There has been a lot of press recently about the Zika virus, a disease passed through the bite of an infected mosquito. It can also be spread from a pregnant woman to her unborn fetus and can be sexually transmitted from one partner to another. It is believed that it can infect a person through a blood transfusion, but this has yet to be proven as a fact, according to the CDC (Centers for Disease Control and Prevention).
What is also unknown, is whether or not animals, pets and livestock are susceptible to infection. The simple truth is that we simply don’t have enough information yet to determine if this is either a possibility or a problem. A researcher from the CDC, Robert Barrera, had this to say on the topic. “Certainly there’s the potential for a pet to become infected, (but) what we don’t know is what that means for the health of the animal.”
Barrera also shares the fact that only one in five people who are infected by the virus become sick and the symptoms are usually mild (fever, rash, joint pain, conjunctivitis or red eyes). However, the disease has been linked to serious birth defects and other more major health issues. Perhaps some of our pets have been affected, but we simply don’t have the research to support these concerns and animals certainly can’t tell us if they’re not feeling well.
Also according to Barrera, of the two types of mosquitos who are spreading the disease, the Aedes aegypti and Aedes albopictus, the first prefers human targets while the latter has a broader feeding palate. Roberto also advises us that where the disease is most prevalent, in Puerto Rico, up to 20% of the Aedes aegypti bites were on dogs in that country.
Control and Prevention
While things like rodents can carry rabies and removing them can be difficult, but eradicating mosquitoes and preventing them from biting is equally as challenging. As humans, we first reach for insect repellent which can be extremely helpful, but it’s not 100% effective and the majority of brands are not pet-friendly.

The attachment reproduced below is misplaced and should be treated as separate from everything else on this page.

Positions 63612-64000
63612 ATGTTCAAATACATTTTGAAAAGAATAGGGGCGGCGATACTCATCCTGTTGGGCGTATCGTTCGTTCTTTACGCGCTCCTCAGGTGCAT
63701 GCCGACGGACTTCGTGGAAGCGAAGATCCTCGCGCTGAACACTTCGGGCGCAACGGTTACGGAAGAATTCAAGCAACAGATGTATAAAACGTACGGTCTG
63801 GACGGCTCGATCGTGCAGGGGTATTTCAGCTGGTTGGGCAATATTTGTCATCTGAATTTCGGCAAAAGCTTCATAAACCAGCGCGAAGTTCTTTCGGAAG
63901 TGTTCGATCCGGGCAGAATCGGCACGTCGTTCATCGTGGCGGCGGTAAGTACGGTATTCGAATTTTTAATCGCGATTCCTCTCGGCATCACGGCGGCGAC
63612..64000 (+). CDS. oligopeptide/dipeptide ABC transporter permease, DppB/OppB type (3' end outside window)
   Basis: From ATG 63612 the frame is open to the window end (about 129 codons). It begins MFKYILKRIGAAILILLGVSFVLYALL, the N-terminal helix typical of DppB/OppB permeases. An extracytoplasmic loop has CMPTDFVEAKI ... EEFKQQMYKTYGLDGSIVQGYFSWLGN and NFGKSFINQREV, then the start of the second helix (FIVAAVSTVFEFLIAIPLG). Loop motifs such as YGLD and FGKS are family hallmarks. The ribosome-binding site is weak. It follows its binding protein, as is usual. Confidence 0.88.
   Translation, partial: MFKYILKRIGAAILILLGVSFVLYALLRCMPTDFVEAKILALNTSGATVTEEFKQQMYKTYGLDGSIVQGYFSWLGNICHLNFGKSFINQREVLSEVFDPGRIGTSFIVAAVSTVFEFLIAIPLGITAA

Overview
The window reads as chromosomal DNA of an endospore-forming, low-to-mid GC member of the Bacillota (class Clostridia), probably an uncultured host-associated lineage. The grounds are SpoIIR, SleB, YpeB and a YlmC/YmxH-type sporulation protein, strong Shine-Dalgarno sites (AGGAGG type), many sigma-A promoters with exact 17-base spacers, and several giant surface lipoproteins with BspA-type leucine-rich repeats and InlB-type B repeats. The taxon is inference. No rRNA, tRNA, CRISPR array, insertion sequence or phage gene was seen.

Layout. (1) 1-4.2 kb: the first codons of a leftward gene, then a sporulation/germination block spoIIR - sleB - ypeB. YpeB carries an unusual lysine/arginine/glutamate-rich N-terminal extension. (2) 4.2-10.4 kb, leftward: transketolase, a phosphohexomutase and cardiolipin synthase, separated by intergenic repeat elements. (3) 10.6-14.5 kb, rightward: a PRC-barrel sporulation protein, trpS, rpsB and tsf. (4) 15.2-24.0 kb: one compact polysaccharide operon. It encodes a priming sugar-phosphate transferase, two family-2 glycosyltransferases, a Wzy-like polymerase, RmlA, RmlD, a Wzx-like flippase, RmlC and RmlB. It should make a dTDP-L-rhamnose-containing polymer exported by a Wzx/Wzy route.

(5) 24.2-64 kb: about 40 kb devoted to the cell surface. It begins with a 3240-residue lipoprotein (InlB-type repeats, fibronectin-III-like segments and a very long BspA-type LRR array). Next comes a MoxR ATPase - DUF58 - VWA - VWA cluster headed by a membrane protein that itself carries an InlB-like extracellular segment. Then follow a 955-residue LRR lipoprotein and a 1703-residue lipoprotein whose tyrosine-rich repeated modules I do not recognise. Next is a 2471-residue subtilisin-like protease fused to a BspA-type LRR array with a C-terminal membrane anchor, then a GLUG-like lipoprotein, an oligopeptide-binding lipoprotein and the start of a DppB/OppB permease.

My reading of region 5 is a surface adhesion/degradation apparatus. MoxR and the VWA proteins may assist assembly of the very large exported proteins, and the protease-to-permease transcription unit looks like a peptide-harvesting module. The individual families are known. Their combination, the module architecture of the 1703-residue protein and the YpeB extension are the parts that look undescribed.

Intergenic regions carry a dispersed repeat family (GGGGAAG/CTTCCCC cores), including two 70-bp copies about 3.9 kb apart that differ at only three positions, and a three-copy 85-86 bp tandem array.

The best course of action is to keep pets indoors, especially during daylight hours when mosquitoes are the most active. Similar to some types of heartworm medication, another life-threatening illness spread by mosquitos, there are edible (and some topical) solutions available on the marketplace that can be used on our animals.
One of the best tools we have for prevention is to ensure we are limiting the mosquito population in our area by ensuring there’s no standing water on our properties and encouraging others in our community to do the same. Make sure there’s no puddles or other sources of stagnant water near your home, make sure swimming pools are properly maintained and report those that are not to local authorities. By minimizing the number of mosquitoes themselves, we can do our part in helping to stop the spread of the disease itself.
Amber Kingsley is a former art history student turned freelance writer who lives in Santa Monica, CA. This travel junkie has a goal to visit every country in the world. She has backpacked through Europe and South America with an eye on conquering Asia next. This peppy, perky writer loves pets, photography, and music.